A marine’s guide to fitness on the front line
While on operations, training is a whole new ball game. The marines will already have the fitness levels required to be doing the job at hand, but maintaining this level is mortally essential and makes for a valuable team-building and destressing activity.
The facilities available are largely down to where the soldier finds himself. In Camp Bastion, Afghanistan, a few well-equipped gyms exist. Fans are in abundance to keep the users cool. In more remote places like Lashka Gar, the facilites have grown with the numbers of troops occupying the camps. Having started with scaffolding bars put through holes in large planks of wood dug into the ground to form dips bars and pull-up bars, they now have a gym with bikes, treadmills, a squat rack, bench press, and free weights.
Makeshift makes stronger
In other areas, far more remote, even makeshift gyms are an impossibility. With no proper training kit to speak of, and sheltering in derelict buildings, the warriors have to get imaginative. They are adept at coming up with circuits, exercises and competitions using all sort of bodyweight moves and invented pieces of kit. Simple examples are jerrycan circuits/runs/walks (jerrycans are large water containers obviously full of water which can be used as makeshift weights, or for farmers walks). Ammunition tins, whether full of ammo or even sand, are also good, easy-to-come-by weights. The ubiquitous sandbag can be an excellent tool for squats, lunges, and pretty much any exercise you would ordinarily do with a bar-bell.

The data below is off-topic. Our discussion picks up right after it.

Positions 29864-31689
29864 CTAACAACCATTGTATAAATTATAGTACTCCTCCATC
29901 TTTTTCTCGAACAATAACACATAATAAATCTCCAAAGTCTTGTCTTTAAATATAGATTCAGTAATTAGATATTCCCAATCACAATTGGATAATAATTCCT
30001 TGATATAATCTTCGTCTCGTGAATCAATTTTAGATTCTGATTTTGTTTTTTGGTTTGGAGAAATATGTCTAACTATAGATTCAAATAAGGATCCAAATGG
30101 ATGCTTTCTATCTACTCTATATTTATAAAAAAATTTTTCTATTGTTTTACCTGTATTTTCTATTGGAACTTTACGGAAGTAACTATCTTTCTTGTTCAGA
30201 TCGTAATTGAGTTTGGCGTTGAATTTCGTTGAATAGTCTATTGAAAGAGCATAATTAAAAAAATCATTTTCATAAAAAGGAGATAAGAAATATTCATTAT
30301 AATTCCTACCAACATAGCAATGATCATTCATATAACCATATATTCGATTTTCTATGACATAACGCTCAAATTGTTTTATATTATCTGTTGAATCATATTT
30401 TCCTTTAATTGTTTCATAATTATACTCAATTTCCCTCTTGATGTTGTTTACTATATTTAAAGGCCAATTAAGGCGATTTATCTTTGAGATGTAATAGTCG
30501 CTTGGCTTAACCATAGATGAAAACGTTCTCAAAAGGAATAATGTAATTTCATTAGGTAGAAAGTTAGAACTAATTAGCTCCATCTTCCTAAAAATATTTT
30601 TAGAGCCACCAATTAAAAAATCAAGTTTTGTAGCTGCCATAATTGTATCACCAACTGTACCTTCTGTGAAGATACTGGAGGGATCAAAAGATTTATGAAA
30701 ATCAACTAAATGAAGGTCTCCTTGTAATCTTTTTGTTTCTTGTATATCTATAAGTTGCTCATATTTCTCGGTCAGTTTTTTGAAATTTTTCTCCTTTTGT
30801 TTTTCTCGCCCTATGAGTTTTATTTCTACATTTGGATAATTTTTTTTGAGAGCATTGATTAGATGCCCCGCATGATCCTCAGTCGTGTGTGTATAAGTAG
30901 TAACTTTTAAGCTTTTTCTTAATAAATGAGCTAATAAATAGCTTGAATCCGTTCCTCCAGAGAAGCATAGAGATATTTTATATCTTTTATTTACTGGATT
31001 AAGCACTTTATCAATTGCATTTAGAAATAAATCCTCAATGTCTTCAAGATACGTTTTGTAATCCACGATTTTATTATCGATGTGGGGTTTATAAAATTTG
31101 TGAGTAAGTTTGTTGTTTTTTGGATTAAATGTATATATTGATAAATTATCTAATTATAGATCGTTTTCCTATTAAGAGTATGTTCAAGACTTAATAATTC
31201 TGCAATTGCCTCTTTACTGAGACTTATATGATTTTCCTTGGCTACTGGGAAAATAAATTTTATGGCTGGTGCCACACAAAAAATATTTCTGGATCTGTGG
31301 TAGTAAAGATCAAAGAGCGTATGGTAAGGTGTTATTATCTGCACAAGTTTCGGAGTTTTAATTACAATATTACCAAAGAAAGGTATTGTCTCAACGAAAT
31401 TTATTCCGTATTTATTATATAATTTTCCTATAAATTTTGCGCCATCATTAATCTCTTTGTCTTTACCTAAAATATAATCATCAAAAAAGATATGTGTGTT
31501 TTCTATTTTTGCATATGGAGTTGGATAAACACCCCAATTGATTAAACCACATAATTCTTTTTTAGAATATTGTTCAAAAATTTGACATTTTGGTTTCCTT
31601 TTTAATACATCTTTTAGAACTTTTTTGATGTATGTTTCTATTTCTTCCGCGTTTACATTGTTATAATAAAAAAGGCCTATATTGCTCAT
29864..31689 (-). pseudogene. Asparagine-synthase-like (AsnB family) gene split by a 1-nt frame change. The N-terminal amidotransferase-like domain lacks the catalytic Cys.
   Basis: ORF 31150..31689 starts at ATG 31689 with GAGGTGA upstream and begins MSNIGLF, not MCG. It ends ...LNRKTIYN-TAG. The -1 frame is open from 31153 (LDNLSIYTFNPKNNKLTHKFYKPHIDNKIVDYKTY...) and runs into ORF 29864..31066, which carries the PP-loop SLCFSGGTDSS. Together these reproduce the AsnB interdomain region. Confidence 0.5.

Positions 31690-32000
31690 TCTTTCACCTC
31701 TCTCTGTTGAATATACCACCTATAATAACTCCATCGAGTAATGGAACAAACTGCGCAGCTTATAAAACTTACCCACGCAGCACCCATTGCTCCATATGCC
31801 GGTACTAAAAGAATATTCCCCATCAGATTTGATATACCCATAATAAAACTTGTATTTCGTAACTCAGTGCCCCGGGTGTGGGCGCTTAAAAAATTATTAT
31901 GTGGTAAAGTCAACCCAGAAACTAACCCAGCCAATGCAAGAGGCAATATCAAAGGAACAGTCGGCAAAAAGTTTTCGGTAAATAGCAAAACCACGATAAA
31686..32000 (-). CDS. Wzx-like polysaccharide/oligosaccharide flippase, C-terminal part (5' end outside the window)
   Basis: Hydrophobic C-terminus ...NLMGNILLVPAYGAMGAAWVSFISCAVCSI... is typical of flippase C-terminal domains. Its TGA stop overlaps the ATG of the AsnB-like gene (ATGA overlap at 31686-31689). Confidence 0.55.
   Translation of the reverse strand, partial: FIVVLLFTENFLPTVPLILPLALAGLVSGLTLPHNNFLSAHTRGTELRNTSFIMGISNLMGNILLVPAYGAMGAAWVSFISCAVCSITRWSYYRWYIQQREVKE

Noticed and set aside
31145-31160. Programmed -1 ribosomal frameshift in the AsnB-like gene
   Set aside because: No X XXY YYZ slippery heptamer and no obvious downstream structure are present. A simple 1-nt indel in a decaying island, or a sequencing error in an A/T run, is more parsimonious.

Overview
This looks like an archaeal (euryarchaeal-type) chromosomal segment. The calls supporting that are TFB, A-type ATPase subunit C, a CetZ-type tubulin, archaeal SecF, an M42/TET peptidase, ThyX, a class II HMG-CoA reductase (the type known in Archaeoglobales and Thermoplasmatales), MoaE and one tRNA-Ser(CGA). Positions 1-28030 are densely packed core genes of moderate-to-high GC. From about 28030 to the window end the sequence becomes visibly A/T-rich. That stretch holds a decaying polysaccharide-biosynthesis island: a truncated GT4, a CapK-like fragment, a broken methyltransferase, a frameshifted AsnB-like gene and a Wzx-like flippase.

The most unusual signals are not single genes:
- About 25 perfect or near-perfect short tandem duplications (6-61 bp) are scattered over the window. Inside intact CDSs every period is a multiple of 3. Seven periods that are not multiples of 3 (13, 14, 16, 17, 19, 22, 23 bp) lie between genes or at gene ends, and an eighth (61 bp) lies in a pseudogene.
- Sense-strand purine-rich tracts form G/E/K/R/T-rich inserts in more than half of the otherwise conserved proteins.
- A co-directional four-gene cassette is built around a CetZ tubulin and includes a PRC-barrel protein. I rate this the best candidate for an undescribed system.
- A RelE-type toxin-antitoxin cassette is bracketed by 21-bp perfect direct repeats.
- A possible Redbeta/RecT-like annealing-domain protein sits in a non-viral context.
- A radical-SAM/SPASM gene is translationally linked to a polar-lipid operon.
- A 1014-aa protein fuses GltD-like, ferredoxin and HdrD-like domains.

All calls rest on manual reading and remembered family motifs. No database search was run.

A respirator or gas mask is often used to make burpees a bit tougher, as the ability to breathe is restricted (like a power breather). Other examples are leg circuits, runs or press-ups/pull-ups wearing a weighted rucksack. When I was in the field, I decided to do press-ups and pull-ups everyday, adding one rep to one set daily. A simple progression, but it soon leads to doing three sets of pressups and pull-ups of quite high numbers.
Heat of battle
Acclimatisation is one of the biggest benefits for soldiers in Afghanistan who get into training early. Getting their bodies used to working in the heat, bringing their heart rates up and allowing their bodies to adapt, ensures that when they are on patrol or in battle they are less likely to fatigue early. Often commandos need to perform in incredible heat while carrying a large amount of weight.
It has to be remembered that TV and radio are not readily available in places such as Afghanistan certainly not for the troops on the ground away from the larger camps. In these remote areas, sometimes the only form of entertainment comes from telling each other stories or dits as they are called. Often, they will also invent circuits and exercise routines that are simply horrendous. The entertainment comes from watching your mates performing it, and the agony on their faces, despite the fact that you may be doing it next! This shared hardship and sense of humour in adversity, learned in recruit raining, and solidified in the corps, really goes a long way to de-stressing the team, while making it a tighter and stronger unit.
About the author
Sean Lerwillserved in the Royal Marines Commandos for eight years, spending time in numerous countries on exercise and operations. He was the physical training and sports officer, and head of physical training at the Commando Training Centre Royal Marines from 2005-2008. He is also the author of the 2009 HaynesRoyal Marines Fitness, Physical Training Manual. Sean is now the fitness manager at The Third Space, Londons premier integrated health club.
Video: Royal Marines Fitness Tips
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